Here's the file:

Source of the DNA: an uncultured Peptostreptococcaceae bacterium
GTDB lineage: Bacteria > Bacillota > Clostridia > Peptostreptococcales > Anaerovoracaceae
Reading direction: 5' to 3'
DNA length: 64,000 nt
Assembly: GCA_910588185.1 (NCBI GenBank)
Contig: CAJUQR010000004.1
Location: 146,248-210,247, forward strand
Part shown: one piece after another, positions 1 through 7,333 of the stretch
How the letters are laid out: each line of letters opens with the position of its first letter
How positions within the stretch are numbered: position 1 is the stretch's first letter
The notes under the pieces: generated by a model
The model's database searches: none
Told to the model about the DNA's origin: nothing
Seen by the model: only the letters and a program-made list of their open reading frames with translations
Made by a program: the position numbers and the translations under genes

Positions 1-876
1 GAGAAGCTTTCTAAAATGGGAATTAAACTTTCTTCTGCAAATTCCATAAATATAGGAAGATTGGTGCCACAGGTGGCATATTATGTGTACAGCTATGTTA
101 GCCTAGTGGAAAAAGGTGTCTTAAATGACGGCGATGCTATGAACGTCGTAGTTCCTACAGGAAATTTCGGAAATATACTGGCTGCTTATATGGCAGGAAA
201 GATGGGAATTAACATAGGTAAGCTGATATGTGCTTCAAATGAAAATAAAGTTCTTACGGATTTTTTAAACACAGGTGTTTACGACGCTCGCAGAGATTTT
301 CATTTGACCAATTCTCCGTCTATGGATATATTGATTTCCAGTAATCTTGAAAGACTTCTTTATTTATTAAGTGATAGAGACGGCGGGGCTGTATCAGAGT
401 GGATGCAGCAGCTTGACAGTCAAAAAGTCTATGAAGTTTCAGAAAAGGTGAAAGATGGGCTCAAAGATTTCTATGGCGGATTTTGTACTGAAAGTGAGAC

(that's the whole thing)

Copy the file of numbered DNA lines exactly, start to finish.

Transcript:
Source of the DNA: an uncultured Peptostreptococcaceae bacterium
GTDB lineage: Bacteria > Bacillota > Clostridia > Peptostreptococcales > Anaerovoracaceae
Reading direction: 5' to 3'
DNA length: 64,000 nt
Assembly: GCA_910588185.1 (NCBI GenBank)
Contig: CAJUQR010000004.1
Location: 146,248-210,247, forward strand
Part shown: one piece after another, positions 1 through 7,333 of the stretch
How the letters are laid out: each line of letters opens with the position of its first letter
How positions within the stretch are numbered: position 1 is the stretch's first letter
The notes under the pieces: generated by a model
The model's database searches: none
Told to the model about the DNA's origin: nothing
Seen by the model: only the letters and a program-made list of their open reading frames with translations
Made by a program: the position numbers and the translations under genes

Positions 1-876
1 GAGAAGCTTTCTAAAATGGGAATTAAACTTTCTTCTGCAAATTCCATAAATATAGGAAGATTGGTGCCACAGGTGGCATATTATGTGTACAGCTATGTTA
101 GCCTAGTGGAAAAAGGTGTCTTAAATGACGGCGATGCTATGAACGTCGTAGTTCCTACAGGAAATTTCGGAAATATACTGGCTGCTTATATGGCAGGAAA
201 GATGGGAATTAACATAGGTAAGCTGATATGTGCTTCAAATGAAAATAAAGTTCTTACGGATTTTTTAAACACAGGTGTTTACGACGCTCGCAGAGATTTT
301 CATTTGACCAATTCTCCGTCTATGGATATATTGATTTCCAGTAATCTTGAAAGACTTCTTTATTTATTAAGTGATAGAGACGGCGGGGCTGTATCAGAGT
401 GGATGCAGCAGCTTGACAGTCAAAAAGTCTATGAAGTTTCAGAAAAGGTGAAAGATGGGCTCAAAGATTTCTATGGCGGATTTTGTACTGAAAGTGAGAC